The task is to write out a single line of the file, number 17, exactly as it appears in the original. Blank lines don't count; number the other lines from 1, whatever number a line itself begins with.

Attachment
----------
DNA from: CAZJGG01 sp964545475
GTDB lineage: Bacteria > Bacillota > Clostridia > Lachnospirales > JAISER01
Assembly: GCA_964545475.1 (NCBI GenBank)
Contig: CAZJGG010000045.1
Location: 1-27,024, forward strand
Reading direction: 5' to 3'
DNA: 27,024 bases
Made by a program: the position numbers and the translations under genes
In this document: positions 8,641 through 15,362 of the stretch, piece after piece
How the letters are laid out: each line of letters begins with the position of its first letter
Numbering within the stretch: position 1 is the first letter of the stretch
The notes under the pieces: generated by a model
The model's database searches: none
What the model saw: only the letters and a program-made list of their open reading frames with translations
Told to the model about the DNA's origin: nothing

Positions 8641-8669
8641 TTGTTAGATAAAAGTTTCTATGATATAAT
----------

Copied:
8641 TTGTTAGATAAAAGTTTCTATGATATAAT